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Musical theater grad is Marine Corps bandleader

December 31, 1969 6:00 AM
Fran Simon fsimon@tulane.edu

Meet Michael J. Smith: Iraq veteran, chief warrant officer in the U.S. Marine Corps and Tulane alumnus — a musical theater graduate who travels the globe as director of the Marine Forces Pacific Band stationed in Hawaii.

Michael Smith

Tulane alumnus Michael J. Smith directs the Marine Forces Pacific Band, which performed this summer in New Zealand. (Photos from the U.S. Embassy in Wellington, New Zealand)

Michael Smith

Smith sings a solo of “Some Enchanted Evening” to tell the story of some of the Marines who fell in love with New Zealanders during their duty in the country.

Smith was transferred to New Orleans in 2005 after Hurricane Katrina with the U.S. Marine Corps as the officer in charge of the performing band that is stationed in the city. While here, Smith received a Tulane University degree in musical theater.

This summer, Smith led the Marine Forces Pacific Band, which is one of 10 U.S. Marine Corps bands, in a performance in New Zealand as part of the 70th anniversary celebration of American forces arriving in that country during World War II.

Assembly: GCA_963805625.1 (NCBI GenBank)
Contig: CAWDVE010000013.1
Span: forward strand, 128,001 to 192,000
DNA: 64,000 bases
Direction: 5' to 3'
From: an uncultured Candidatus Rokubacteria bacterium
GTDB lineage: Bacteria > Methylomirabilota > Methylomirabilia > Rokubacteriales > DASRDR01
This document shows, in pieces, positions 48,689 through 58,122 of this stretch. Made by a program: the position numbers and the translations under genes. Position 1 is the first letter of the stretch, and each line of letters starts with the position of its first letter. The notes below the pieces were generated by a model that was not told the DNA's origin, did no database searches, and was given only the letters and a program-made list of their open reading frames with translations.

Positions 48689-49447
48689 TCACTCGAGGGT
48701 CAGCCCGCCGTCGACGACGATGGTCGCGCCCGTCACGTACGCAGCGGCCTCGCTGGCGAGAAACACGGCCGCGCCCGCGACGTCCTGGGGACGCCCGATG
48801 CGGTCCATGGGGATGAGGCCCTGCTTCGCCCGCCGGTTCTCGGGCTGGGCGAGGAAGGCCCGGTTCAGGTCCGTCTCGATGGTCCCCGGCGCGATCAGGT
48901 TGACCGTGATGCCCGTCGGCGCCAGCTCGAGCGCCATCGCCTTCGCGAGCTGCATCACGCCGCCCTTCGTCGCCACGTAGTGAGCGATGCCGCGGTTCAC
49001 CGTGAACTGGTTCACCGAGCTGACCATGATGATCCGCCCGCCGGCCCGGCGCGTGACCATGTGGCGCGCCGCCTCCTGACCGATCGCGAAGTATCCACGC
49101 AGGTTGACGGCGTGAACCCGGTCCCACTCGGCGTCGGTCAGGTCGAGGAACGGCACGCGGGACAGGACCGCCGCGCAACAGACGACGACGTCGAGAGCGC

“I wrote a show by combining several different musical selections (some instrumental, some with vocals, some with narrative dialog) that tells the story of the Marines in the Pacific during World War II and the significance of their role in New Zealand,” Smith says.

Smith knows the power of music to celebrate, to rally esprit de corps, to infuse important events with meaning, and to touch lives.

“New Orleans was our duty station, but it became our homes,” says Smith, a chief warrant officer 3. While in the Crescent City, the Marines helped clean up and restore the city's neighborhoods and commissioned a special work of music to give to the residents: “Promising Skies.” The piece by Robert W. Smith (no relation to Michael Smith) debuted in St. Louis Cathedral on the fourth anniversary of the storm.

“It was standing room only in the cathedral, and when the piece was over it received the longest standing ovation I've ever seen, with cheers and tears,” Smith says.

“We think of ourselves as keepers of the American flame … when an audience hears one of our free performances, we want to elevate and re-inspire them, to have them feel good about the place they live and the military.”